Google has launched the secure version of its iconic search engine, where all traffic is encrypted using SSL (Secure Sockets Layer) and can't be snooped upon by search-habit analysts or network snoopers. Google has killed three birds with one shot:
First, it silenced the critics, who earlier this week accused Google's ad agency, DoubleClick, of collecting user data from social networking sites. Google has shown its commitment to safeguarding the privacy of users.
Second, it warded off the search-habit analysts who've been using the referral addresses to see what keywords were searched, to reach which site. This allows sites to edit meta-tag data to push their sites higher up the search order. Most browsers remove these referrers when navigating from a secure site to an insecure one.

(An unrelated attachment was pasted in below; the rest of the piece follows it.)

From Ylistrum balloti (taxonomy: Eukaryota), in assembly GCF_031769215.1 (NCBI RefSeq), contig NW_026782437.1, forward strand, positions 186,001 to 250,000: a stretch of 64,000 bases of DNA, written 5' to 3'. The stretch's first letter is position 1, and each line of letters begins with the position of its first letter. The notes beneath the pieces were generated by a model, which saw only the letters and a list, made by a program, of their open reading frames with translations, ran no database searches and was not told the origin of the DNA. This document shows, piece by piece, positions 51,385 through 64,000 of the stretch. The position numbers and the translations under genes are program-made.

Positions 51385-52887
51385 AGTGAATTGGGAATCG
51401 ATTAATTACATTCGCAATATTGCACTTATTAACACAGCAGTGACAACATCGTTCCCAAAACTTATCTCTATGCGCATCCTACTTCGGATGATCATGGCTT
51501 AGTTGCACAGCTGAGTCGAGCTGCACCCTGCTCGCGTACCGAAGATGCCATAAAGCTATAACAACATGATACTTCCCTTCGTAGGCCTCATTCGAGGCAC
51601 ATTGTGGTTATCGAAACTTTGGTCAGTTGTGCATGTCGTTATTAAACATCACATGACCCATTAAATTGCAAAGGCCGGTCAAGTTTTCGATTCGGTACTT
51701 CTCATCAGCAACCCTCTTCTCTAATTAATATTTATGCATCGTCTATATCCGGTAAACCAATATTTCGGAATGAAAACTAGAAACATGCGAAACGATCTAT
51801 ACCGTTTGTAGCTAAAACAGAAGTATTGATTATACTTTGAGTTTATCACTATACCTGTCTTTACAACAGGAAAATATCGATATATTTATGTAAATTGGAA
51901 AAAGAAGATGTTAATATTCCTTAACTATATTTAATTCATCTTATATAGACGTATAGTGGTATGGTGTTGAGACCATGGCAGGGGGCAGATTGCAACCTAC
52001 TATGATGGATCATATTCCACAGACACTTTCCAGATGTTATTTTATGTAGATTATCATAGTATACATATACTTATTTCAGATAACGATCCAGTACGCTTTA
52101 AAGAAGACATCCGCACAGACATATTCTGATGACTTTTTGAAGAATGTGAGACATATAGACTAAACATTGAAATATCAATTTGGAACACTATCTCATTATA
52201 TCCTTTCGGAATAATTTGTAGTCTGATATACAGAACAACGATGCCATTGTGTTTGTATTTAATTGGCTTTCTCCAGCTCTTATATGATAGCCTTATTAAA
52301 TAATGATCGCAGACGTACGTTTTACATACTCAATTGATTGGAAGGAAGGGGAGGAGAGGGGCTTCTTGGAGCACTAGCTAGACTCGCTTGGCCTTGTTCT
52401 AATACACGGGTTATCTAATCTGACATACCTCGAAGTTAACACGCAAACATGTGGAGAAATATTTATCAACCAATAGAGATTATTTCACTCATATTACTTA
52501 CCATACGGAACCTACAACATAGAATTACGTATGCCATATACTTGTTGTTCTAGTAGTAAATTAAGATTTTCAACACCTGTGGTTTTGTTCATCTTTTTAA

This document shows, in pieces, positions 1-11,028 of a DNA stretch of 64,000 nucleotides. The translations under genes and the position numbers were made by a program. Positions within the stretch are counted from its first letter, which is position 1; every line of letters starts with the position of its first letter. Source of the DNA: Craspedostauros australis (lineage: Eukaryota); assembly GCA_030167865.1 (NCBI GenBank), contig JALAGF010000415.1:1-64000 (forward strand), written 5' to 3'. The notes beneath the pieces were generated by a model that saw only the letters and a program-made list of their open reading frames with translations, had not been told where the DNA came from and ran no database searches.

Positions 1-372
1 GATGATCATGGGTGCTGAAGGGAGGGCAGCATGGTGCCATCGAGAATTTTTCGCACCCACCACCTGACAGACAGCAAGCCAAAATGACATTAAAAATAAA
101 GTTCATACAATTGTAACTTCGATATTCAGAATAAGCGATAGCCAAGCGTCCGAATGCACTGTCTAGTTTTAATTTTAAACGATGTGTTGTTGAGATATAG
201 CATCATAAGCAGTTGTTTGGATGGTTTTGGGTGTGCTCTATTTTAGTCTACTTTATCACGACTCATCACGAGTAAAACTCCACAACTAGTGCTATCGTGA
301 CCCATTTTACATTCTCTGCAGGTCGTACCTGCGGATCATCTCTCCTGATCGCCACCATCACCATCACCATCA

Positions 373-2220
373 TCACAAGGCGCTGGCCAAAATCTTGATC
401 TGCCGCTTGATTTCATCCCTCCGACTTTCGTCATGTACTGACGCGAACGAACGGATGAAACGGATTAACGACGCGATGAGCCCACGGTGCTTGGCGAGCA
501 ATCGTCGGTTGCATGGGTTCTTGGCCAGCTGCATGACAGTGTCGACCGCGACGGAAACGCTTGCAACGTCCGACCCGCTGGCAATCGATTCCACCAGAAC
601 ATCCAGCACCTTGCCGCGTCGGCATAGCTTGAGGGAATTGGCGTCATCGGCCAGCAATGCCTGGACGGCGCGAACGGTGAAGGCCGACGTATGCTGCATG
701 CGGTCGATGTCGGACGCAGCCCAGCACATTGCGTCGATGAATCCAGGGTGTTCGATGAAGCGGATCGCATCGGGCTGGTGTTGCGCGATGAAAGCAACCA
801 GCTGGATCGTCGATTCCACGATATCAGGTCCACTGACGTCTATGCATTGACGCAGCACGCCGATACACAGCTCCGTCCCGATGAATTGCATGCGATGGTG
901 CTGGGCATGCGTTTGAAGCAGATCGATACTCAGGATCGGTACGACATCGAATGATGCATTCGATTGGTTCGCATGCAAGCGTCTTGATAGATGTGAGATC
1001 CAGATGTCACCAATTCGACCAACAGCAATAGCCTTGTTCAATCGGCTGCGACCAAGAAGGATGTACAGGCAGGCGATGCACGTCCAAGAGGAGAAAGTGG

Third, it put itself further ahead of its rival search engines - now that users would prefer Google as it would safeguard them on the local network, even when the network is insecure. So they will avoid passing information to agencies, err...like Google. Yes, it would certainly help Google's case in Street View Car debacle where the camera-fitted cars collected user data through insecure WiFi connections in homes.
The secure search engine is currently in the Beta stage and can be reached at https://www.google.com (notice the extra 'S'). It's in Beta stage to undergo tests regarding its feasibility in establishing secure, encrypted connections can increase the search time and also bog down the servers.